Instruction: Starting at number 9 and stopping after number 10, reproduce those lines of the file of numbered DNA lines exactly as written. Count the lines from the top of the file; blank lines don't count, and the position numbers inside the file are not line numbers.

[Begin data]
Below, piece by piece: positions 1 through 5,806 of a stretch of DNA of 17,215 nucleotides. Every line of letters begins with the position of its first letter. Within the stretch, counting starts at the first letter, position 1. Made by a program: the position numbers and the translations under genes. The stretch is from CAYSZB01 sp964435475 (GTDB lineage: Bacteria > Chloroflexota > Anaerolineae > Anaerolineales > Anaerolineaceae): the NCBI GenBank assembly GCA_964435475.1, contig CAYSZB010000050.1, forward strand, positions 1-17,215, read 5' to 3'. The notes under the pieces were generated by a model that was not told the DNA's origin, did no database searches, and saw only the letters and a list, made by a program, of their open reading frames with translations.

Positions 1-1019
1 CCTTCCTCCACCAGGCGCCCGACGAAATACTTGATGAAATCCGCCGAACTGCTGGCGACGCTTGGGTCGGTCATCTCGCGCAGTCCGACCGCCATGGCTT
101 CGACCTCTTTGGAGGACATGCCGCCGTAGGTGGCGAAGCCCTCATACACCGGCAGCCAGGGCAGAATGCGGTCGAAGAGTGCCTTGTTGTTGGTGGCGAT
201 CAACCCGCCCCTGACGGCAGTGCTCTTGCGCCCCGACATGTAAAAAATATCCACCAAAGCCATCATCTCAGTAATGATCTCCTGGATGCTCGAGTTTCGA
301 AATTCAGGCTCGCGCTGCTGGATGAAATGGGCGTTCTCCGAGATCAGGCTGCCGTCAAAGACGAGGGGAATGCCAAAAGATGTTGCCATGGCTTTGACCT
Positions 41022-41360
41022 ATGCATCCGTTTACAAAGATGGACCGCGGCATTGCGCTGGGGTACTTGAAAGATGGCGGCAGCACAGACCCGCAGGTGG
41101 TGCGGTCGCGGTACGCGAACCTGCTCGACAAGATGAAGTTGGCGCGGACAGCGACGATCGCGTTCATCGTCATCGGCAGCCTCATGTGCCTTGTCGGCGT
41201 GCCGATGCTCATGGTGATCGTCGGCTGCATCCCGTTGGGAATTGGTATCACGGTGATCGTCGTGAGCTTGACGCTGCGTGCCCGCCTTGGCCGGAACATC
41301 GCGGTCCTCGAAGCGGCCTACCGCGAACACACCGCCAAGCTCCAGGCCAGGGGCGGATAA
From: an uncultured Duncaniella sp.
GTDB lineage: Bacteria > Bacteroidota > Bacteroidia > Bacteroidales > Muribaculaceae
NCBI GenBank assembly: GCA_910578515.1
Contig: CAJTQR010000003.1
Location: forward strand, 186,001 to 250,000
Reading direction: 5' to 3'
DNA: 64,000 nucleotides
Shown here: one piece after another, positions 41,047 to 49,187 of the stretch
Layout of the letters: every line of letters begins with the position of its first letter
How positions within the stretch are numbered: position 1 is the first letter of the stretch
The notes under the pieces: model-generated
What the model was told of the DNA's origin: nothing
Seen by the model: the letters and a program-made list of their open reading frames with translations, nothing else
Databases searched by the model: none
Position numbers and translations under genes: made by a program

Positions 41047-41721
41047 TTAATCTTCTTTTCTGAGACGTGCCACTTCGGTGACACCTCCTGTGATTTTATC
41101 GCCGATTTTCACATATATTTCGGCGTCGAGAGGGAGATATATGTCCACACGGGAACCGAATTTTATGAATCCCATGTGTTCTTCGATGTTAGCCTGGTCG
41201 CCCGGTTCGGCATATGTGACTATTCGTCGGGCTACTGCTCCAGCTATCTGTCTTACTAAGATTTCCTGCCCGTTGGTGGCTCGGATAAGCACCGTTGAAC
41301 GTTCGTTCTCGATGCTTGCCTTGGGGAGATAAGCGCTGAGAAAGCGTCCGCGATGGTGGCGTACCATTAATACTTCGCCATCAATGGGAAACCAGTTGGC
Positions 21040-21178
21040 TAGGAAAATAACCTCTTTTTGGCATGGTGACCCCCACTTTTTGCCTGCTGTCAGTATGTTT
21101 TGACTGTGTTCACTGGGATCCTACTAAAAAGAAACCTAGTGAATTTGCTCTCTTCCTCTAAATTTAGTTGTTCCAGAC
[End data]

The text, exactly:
41101 TGCGGTCGCGGTACGCGAACCTGCTCGACAAGATGAAGTTGGCGCGGACAGCGACGATCGCGTTCATCGTCATCGGCAGCCTCATGTGCCTTGTCGGCGT
41201 GCCGATGCTCATGGTGATCGTCGGCTGCATCCCGTTGGGAATTGGTATCACGGTGATCGTCGTGAGCTTGACGCTGCGTGCCCGCCTTGGCCGGAACATC